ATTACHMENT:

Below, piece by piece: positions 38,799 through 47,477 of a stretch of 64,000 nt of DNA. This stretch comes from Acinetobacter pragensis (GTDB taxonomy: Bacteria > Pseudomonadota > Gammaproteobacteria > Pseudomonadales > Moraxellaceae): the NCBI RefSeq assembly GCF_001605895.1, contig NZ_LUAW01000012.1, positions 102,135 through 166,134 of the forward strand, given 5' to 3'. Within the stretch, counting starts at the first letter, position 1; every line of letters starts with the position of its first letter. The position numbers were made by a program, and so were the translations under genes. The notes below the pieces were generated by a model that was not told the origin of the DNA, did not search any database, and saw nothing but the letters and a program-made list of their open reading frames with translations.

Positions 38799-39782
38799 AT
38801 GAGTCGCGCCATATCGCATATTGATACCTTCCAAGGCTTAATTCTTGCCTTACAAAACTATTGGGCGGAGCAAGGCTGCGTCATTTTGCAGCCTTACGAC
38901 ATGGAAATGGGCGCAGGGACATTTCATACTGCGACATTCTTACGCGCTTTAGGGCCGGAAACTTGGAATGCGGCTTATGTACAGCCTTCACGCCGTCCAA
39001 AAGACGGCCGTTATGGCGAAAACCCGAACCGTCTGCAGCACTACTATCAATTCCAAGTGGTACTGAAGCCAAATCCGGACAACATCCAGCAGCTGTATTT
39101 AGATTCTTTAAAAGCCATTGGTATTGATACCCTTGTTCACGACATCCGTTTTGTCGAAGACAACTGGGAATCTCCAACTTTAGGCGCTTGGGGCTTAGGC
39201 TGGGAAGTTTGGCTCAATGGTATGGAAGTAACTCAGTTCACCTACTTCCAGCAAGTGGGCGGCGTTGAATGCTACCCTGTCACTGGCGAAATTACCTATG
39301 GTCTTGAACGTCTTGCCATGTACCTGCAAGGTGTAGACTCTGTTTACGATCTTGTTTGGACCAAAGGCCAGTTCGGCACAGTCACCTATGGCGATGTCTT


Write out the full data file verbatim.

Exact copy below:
Below, piece by piece: positions 38,799 through 47,477 of a stretch of 64,000 nt of DNA. This stretch comes from Acinetobacter pragensis (GTDB taxonomy: Bacteria > Pseudomonadota > Gammaproteobacteria > Pseudomonadales > Moraxellaceae): the NCBI RefSeq assembly GCF_001605895.1, contig NZ_LUAW01000012.1, positions 102,135 through 166,134 of the forward strand, given 5' to 3'. Within the stretch, counting starts at the first letter, position 1; every line of letters starts with the position of its first letter. The position numbers were made by a program, and so were the translations under genes. The notes below the pieces were generated by a model that was not told the origin of the DNA, did not search any database, and saw nothing but the letters and a program-made list of their open reading frames with translations.

Positions 38799-39782
38799 AT
38801 GAGTCGCGCCATATCGCATATTGATACCTTCCAAGGCTTAATTCTTGCCTTACAAAACTATTGGGCGGAGCAAGGCTGCGTCATTTTGCAGCCTTACGAC
38901 ATGGAAATGGGCGCAGGGACATTTCATACTGCGACATTCTTACGCGCTTTAGGGCCGGAAACTTGGAATGCGGCTTATGTACAGCCTTCACGCCGTCCAA
39001 AAGACGGCCGTTATGGCGAAAACCCGAACCGTCTGCAGCACTACTATCAATTCCAAGTGGTACTGAAGCCAAATCCGGACAACATCCAGCAGCTGTATTT
39101 AGATTCTTTAAAAGCCATTGGTATTGATACCCTTGTTCACGACATCCGTTTTGTCGAAGACAACTGGGAATCTCCAACTTTAGGCGCTTGGGGCTTAGGC
39201 TGGGAAGTTTGGCTCAATGGTATGGAAGTAACTCAGTTCACCTACTTCCAGCAAGTGGGCGGCGTTGAATGCTACCCTGTCACTGGCGAAATTACCTATG
39301 GTCTTGAACGTCTTGCCATGTACCTGCAAGGTGTAGACTCTGTTTACGATCTTGTTTGGACCAAAGGCCAGTTCGGCACAGTCACCTATGGCGATGTCTT